Former Commons clerk goes back to Welsh roots in Lords
Wales has a new cross-bench peer.
Lord Lisvane took his seat in the House of Lords this morning. He is perhaps better known as Sir Robert Rogers, whose familiar bewigged and bewhiskered features were until late last year seen in the House of Commons, where he was clerk and chief executive and sat in front of the Speaker John Bercow.
He has chosen Lisvane as his title from the city of his birth, having satisfied Garter King of Arms of his links to that northern suburb of Cardiff.
Lord Lisvane is descended on his mother's side from the Cardiff construction company E Turner and Sons, who built, among other things, City Hall and Cardiff Royal Infirmary. You may recognise a family resemblance in this painting which hangs in City Hall.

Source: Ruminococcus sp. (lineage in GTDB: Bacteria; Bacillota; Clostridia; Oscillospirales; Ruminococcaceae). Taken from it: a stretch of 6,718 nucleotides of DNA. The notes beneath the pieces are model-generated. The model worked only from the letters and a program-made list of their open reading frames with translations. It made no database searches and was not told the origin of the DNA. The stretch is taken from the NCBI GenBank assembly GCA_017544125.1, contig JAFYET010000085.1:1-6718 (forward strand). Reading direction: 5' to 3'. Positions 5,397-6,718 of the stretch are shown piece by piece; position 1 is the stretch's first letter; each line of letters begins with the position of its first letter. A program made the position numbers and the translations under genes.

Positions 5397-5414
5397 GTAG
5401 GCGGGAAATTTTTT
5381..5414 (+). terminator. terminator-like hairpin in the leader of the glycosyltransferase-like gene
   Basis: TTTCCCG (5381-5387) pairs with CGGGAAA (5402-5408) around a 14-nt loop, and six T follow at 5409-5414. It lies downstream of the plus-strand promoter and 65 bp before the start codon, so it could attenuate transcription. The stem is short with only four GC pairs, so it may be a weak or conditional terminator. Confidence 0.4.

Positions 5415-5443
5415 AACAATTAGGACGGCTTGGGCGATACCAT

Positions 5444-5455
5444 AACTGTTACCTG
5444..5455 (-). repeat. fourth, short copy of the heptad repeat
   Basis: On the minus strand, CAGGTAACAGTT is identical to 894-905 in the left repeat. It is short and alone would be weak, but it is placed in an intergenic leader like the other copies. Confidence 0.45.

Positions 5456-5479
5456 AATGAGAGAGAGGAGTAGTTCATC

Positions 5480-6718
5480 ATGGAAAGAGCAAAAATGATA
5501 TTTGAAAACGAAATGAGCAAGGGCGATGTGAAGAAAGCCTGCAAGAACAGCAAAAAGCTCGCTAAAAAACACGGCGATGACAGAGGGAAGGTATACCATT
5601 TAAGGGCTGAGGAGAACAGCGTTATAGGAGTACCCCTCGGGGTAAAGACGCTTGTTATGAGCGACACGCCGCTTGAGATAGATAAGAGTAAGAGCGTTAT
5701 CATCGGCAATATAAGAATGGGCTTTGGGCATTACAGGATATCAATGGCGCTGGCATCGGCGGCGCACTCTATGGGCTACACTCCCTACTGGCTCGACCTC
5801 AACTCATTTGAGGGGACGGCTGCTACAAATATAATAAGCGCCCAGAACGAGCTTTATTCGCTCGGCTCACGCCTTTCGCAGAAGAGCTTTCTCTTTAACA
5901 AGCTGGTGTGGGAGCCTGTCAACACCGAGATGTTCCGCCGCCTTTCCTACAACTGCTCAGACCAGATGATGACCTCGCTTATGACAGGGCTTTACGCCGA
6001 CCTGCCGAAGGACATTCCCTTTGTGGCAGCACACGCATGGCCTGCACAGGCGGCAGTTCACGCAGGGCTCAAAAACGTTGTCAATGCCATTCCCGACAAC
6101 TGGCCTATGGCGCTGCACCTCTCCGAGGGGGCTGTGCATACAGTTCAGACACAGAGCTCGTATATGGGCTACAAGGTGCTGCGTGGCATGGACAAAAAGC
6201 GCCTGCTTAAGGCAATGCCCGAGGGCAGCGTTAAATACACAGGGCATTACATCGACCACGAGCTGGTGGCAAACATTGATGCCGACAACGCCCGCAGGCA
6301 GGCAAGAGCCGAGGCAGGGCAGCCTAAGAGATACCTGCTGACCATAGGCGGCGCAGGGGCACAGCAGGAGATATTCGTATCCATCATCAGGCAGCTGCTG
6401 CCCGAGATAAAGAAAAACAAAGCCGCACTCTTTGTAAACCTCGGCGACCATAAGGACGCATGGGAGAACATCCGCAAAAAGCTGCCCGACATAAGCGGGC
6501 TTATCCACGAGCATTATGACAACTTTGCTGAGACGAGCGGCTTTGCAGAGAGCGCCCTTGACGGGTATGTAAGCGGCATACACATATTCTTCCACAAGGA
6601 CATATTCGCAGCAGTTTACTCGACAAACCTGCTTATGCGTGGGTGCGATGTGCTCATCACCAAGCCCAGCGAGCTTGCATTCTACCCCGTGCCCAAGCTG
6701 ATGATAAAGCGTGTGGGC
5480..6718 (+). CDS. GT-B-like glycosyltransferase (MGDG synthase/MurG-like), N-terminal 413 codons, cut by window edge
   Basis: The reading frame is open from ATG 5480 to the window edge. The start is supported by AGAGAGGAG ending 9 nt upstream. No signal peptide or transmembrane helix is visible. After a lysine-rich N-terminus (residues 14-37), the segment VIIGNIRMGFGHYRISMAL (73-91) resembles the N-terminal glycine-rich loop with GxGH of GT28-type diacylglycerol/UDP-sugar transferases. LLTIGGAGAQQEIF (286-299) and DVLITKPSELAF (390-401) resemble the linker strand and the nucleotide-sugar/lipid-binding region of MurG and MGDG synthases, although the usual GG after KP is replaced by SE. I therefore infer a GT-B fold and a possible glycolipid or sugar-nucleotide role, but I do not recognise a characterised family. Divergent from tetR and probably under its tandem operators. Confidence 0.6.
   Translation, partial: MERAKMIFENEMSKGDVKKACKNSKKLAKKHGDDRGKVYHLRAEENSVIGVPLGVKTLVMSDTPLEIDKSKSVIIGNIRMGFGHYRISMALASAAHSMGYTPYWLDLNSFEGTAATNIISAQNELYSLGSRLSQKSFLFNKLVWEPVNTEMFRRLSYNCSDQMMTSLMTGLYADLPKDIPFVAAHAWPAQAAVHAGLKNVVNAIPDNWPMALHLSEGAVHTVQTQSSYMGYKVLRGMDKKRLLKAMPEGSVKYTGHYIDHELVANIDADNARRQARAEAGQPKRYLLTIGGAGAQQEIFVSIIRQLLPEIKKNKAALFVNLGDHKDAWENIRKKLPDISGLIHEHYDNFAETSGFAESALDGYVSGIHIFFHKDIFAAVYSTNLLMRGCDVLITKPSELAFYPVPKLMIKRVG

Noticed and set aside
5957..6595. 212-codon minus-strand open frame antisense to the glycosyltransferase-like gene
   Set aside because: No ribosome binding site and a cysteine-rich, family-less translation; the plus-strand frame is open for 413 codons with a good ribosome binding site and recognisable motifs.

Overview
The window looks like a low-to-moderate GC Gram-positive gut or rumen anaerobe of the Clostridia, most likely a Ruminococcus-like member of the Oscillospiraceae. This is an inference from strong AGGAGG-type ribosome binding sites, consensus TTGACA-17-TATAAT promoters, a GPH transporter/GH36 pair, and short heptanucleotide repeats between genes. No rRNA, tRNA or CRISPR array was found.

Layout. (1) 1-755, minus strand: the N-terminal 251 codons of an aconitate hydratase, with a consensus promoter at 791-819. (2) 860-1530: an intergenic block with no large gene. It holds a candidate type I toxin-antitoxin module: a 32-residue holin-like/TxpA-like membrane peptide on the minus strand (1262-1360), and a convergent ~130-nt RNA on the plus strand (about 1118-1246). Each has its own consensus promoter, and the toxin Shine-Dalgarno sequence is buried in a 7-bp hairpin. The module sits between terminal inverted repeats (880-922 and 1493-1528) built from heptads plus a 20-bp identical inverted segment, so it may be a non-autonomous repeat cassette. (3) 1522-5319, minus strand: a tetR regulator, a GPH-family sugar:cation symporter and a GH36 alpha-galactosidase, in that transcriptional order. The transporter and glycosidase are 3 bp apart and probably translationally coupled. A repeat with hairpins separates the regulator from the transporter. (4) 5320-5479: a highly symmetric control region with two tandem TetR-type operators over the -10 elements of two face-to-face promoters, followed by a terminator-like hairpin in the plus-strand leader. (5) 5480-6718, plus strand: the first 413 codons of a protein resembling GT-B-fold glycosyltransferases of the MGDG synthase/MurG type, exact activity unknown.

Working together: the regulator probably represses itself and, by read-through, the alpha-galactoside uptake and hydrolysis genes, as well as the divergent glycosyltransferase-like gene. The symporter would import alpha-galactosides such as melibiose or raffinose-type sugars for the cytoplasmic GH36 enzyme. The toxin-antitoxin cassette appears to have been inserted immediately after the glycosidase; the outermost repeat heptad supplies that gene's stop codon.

The firm also built a rather smart family home in Lisvane that was on the market last year for £3m.
Ty Gwyn passed through the Turners to the Reardon Smiths and then Julian Hodge - a family tree of notable Cardiff names. Lord Lisvane lives in Herefordshire now but chose to reflect his upbringing in his title.
It was noticeable how he was introduced into the Lords by former Commons Speaker Baroness Boothroyd and how many MPs made the short journey to watch him take his seat from the steps of the throne.